ANALYSIS – I have argued that one of the most significant collateral benefits of Vladimir Putin’s brutal invasion of Ukraine has been to unify and strengthen NATO, not only against Russia but also against Putin’s greatest ally, Communist China, led by Xi Jinping.
While individual NATO countries were taking an increasingly complex line against China since President Donald Trump put confronting China front and center in U.S. strategy, Putin’s war (and China’s open support for Russia) pushed NATO to officially place China in its latest’ Strategic Concept’ planning paper.
This is a significant development. The U.S. can’t face China alone.
It also highlights the direct link more Europeans see between Russia’s assault on Ukraine and a similar Chinese invasion of Taiwan.
In its China Watcher newsletter, Politico, explains what this means and asks whether NATO can face off both threats simultaneously. It writes:
Congratulations to President XI JINPING. It’s official. China made it into NATO’s first revamped Strategic Concept in over a decade, formally adopted at last week’s Madrid summit.
NATO pointed to the “systemic challenges” that the People’s Republic of China poses while also holding out an olive branch for “constructive engagement.” Yet the language was tough, referring to Beijing’s “coercive policies” that challenge NATO’s “interests, security and values” as well as the PRC’s “malicious hybrid and cyber operations.”
In the bigger strategic picture, however, it is NATO’s depiction of Beijing and Moscow’s ever closer partnership that raises the largest concerns. NATO is not yet referring to a China-Russia “bloc” in its Strategic Concept, but it is clearly alerting the world’s democracies to the scale of the challenge they now face.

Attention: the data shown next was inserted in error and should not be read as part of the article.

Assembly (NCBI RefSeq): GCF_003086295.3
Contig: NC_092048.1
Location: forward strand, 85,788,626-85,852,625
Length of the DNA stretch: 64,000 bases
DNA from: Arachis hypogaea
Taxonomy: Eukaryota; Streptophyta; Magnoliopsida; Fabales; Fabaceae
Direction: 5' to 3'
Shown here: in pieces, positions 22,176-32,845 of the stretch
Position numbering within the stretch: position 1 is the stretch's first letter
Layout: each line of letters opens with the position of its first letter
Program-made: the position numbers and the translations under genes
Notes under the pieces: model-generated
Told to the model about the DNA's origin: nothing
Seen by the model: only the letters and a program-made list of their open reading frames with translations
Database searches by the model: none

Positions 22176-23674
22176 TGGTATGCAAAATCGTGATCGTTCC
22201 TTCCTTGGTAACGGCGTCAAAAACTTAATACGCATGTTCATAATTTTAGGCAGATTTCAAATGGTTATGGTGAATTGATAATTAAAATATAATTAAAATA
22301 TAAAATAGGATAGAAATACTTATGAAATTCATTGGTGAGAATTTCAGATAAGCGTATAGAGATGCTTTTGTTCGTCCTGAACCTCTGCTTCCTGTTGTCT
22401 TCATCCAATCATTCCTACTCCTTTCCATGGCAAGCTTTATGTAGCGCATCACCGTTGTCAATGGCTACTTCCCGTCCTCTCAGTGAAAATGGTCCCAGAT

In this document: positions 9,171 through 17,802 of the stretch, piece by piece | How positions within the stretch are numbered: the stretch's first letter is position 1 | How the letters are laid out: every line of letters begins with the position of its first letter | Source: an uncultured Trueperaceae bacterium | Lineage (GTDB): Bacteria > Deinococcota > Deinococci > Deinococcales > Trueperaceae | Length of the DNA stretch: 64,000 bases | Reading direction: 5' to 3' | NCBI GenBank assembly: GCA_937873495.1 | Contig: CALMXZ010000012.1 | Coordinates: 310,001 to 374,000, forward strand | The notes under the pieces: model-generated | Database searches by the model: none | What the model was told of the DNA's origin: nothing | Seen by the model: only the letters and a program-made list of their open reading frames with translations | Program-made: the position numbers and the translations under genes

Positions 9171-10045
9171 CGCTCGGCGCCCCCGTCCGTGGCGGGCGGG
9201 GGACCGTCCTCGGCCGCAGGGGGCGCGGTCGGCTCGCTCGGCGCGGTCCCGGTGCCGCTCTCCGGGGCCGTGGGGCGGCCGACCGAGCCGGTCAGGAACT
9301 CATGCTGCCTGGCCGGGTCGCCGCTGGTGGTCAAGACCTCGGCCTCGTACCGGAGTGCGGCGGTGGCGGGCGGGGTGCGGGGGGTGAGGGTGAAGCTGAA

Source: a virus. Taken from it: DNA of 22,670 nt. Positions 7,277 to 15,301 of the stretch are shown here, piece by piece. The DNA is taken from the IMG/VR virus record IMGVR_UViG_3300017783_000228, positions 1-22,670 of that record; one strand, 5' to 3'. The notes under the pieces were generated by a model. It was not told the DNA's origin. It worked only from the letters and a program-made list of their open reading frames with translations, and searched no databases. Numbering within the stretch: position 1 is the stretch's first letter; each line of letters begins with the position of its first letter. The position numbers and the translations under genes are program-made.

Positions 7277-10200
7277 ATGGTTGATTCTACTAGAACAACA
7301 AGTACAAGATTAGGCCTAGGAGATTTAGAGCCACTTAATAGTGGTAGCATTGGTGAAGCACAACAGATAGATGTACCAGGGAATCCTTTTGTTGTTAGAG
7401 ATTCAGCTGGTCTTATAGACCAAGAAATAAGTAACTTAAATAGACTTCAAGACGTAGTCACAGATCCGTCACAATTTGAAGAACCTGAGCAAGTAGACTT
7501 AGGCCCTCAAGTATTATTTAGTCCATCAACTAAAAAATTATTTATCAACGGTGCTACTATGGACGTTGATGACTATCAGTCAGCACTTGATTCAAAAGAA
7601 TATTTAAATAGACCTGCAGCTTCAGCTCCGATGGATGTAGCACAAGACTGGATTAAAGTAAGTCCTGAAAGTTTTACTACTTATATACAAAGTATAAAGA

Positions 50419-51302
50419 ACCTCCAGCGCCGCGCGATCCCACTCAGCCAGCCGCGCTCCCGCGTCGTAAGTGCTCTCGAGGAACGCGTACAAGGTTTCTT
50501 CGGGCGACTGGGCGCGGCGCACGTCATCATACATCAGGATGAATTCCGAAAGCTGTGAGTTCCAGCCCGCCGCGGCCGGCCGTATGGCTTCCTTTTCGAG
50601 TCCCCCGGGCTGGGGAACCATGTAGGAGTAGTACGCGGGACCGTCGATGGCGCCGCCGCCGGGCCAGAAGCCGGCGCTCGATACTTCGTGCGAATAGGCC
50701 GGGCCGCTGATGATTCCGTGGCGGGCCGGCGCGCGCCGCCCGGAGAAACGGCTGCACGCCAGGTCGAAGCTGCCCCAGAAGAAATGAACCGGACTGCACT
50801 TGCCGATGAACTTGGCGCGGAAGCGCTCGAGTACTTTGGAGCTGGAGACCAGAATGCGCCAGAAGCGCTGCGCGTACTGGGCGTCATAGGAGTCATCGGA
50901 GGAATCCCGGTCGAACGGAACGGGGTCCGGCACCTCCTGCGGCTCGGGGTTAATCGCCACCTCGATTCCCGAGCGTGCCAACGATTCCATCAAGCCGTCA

Enter the word “capacity.” Do the U.S. and its allies — especially in Europe — really have the resources and the willpower to hold the line if they are taking on Russia and China at once? The West is now locked in a confrontation over Ukraine that, absent regime change in Moscow, is likely to continue for year after dreary year without a clean and decisive conclusion.
Robin Shepard adds:
NATO firmly rejects the suggestion that China and Russia together are too much to handle. SpokespersonOana Lungescutold China Watcher: “Both authoritarian regimes are pushing back against the international rules-based order, so we are strengthening NATO in an era of strategic competition and deepening our partnerships with like-minded nations around the world, including our Indo-Pacific partners.… NATO does not have the luxury of choosing our challenges, we must face them all.”
The inclusion of China on NATO’s Strategic Concept has rattled the Communists in Beijing, especially as it follows the first NATO summit in June that included Japan, South Korea, Australia, and New Zealand.
China’s mouthpiece, the Global Times, railed at this Aisa-focused summit, saying: “Catering to NATO’s Asia-Pacificization is tantamount to inviting wolves into the house.… The sewage of the Cold War cannot be allowed to flow into the Pacific Ocean.”
This is all welcome news for the West, but it will take a lot more than just talk and papers.
NATO will have to do much more to rebuild its military capabilities if it genuinely intends to back the U.S. and its Asian allies in facing the Chinese Red Dragon.